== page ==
Filters from the Roswell Park Cancer Institute (RPCI)–43 male chimpanzee BAC library and the RPCI-1,3–5 human PAC libraries were obtained from the Resource Center and Primary Database for the German Human Genome Project and the Children's Hospital Oakland–BACPAC ResourcesWeb sites. BACs and PACs were purchased from the same institutions. For Southern blot analysis, BAC and PAC DNA was digested with restriction endonucleases, electrophoresed on 0.8% agarose gels, and transferred to nylon membranes (Amersham Pharmacia). BAC and PAC filters and Southern blot membranes were hybridized in buffer containing 7% SDS, 0.5 M sodium phosphate (pH 7.2) and 1 mM EDTA, at 65°C overnight. For filter and Southern blot hybridizations, PCR products were labeled by random priming with hexamer oligonucleotides and Klenow polymerase in the presence of [32P]-dCTP (Amersham Pharmacia). PCR product p210/211, amplified with primers p210 (5′-AGGATCAAACCAAACTCAAG-3′) and p211 (5′-AAGGATGTATTTTAGGATGAA-3′), as well as BAC RP43-134L13 DNA as template DNA, was used as a probe to screen the RPCI-1,3–5 human PAC libraries and to isolate a breakpoint-spanning SmaI fragment from PAC RP1-179H24.

Cell Lines and FISH

Chimpanzee primary fibroblast cultures (PTR-CP132) and the lymphoblastoid cell line PTR-EB176 (ECACC number 89072704) were obtained from the European Collection of Cell Cultures. The chimpanzee lymphoblastoid cell line L-2008 was a generous gift from W. Schempp. The siamang gibbon (Hylobates [Symphalangus] syndactylus) lymphoblastoid cell line was established (as described by Koehler et al. [1995a]) by use of Epstein-Barr–virus transformation of peripheral lymphocytes from a gibbon housed at the Munich Zoo, and the lymphoblastoid cell line (described by Müller et al. 1998) for the white-cheeked gibbon (Hylobates [Nomascus] leucogenys) was kindly provided by the Kunming Cell Bank of the Chinese Academy of Sciences. The lymphoblastoid white-handed gibbon (Hylobates lar) cell line HY35 was the same as that described by Jauch et al. (1992) and was kindly provided by T. Ishida. BAC or PAC DNA and PCR products used as FISH probes either were labeled with biotin-16-desoxyuridine triphosphate (dUTP) (Roche Diagnostics) and detected with FITC-avidin and biotinylated antiavidin (Vector) or were labeled with digoxygenin-11-dUTP (Roche Diagnostics), detected by mouse antidigoxygenin coupled with Texas-Red and, in a second step, by antimouse antibody conjugated with Texas-Red (Dianova). Slides were counterstained with diaminophenylindole and were mounted with Vectashield antifade solution (Vector).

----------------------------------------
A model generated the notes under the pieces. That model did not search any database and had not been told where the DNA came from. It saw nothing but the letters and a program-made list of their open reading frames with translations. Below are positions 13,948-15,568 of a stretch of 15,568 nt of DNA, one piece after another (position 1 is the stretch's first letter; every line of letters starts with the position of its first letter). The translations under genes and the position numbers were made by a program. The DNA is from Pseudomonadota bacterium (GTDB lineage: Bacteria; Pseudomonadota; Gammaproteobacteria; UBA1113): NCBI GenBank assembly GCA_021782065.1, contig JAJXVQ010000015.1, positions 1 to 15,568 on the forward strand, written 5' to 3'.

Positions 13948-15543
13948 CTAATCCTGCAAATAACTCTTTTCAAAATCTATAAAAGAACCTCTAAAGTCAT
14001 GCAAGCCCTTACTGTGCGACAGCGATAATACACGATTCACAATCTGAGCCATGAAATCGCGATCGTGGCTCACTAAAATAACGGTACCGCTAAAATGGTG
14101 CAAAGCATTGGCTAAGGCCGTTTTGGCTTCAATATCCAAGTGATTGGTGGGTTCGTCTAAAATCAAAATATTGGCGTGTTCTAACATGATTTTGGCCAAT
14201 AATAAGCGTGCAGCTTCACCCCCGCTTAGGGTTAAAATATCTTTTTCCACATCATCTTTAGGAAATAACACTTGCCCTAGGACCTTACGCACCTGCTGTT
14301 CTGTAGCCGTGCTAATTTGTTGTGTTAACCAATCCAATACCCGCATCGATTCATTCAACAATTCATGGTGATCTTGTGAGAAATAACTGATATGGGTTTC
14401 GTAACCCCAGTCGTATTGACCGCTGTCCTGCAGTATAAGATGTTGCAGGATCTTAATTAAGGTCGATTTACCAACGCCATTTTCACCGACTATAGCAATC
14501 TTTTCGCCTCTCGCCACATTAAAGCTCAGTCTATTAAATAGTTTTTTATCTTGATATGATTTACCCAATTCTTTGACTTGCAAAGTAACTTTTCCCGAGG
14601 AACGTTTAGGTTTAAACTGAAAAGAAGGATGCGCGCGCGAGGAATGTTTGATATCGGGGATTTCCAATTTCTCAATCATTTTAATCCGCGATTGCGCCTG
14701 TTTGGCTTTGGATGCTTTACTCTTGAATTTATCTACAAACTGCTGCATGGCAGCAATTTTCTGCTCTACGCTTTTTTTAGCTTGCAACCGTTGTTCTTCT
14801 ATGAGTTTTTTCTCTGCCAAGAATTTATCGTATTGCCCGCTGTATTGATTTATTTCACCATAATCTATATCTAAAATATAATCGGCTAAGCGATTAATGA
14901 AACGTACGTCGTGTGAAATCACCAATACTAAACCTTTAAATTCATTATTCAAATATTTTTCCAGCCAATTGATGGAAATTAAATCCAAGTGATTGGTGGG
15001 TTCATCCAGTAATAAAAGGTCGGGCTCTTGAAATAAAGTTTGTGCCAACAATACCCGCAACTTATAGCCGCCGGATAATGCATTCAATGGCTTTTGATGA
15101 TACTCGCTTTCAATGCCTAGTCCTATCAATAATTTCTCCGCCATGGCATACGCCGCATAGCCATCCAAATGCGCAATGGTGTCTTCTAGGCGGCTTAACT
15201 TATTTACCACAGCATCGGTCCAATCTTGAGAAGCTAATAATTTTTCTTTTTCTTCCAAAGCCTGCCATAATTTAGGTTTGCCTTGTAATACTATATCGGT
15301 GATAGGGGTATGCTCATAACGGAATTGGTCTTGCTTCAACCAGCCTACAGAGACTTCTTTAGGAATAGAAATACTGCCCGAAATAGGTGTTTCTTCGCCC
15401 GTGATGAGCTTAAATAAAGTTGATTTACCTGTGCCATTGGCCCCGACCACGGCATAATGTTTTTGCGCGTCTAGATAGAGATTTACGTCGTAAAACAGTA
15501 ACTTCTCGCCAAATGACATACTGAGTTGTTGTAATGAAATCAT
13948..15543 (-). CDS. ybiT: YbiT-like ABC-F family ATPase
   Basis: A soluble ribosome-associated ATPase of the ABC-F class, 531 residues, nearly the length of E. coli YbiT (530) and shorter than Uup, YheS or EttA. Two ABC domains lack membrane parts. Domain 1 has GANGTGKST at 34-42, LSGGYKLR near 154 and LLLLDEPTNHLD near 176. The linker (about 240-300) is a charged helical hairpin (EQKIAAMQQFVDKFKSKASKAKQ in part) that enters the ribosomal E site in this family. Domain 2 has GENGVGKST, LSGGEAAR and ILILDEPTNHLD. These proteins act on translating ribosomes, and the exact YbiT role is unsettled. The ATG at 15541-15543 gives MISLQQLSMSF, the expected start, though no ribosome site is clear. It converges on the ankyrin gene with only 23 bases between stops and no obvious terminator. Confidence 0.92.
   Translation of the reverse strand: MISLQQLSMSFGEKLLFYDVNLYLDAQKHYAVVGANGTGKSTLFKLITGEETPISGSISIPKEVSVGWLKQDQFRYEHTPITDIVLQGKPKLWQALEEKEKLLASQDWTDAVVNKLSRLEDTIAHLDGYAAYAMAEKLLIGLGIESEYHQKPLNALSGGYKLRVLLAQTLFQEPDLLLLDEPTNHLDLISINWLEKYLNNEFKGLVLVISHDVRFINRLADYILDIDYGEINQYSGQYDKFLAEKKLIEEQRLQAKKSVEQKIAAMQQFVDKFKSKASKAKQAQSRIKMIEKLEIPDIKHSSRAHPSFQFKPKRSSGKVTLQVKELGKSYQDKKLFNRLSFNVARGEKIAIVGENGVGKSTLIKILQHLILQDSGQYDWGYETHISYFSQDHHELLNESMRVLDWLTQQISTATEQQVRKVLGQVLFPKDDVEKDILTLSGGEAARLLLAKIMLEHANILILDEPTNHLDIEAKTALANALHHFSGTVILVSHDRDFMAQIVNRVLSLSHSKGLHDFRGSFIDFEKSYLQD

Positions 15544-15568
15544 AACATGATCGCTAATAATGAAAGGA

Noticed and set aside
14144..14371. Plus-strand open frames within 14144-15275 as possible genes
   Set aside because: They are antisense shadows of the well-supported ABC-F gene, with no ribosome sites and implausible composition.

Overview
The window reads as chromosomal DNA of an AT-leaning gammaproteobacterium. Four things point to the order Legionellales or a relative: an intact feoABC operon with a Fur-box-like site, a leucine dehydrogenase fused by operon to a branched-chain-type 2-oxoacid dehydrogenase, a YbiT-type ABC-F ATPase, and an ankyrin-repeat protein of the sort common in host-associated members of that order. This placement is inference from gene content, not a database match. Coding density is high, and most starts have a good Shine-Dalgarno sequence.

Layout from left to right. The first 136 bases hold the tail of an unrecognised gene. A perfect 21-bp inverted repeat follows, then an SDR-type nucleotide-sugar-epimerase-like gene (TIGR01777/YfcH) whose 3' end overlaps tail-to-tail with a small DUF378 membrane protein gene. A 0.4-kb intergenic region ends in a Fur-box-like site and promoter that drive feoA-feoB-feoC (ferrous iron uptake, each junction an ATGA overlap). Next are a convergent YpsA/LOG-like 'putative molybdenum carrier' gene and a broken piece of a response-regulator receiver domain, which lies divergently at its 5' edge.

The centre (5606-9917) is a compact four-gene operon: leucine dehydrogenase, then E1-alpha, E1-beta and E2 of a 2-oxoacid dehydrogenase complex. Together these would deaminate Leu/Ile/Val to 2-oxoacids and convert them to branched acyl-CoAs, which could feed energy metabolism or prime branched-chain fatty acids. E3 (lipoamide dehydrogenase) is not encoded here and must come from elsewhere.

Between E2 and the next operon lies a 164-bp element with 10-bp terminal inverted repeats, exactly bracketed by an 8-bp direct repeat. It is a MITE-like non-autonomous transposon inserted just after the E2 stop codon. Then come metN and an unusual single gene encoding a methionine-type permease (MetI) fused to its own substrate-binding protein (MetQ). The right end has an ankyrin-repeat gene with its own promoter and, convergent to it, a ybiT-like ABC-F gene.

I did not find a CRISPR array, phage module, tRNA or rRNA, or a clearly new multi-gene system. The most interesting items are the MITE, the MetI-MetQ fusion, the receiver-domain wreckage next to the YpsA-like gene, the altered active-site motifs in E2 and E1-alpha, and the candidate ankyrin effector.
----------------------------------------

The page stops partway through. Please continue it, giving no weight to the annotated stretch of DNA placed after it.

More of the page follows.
Long-Range PCR and Cloning of PCR Products

The reactions were performed with the Expand Long Template PCR System (Roche Diagnostics) with 1× buffer I, 350 μM dNTP, 0.25 μM each primer, 0.75 μl enzyme mix, and 100 ng template BAC DNA. The sequence and position of the primers used are listed in table 1. PCR products were cloned using the TOPO TA cloning kit (Invitrogen).

Table 1
PCR Products Used to Identify the Inversion Breakpoint on 17q21.3

Sequencing of Breakpoint-Spanning BAC and PAC Clones and Database Analysis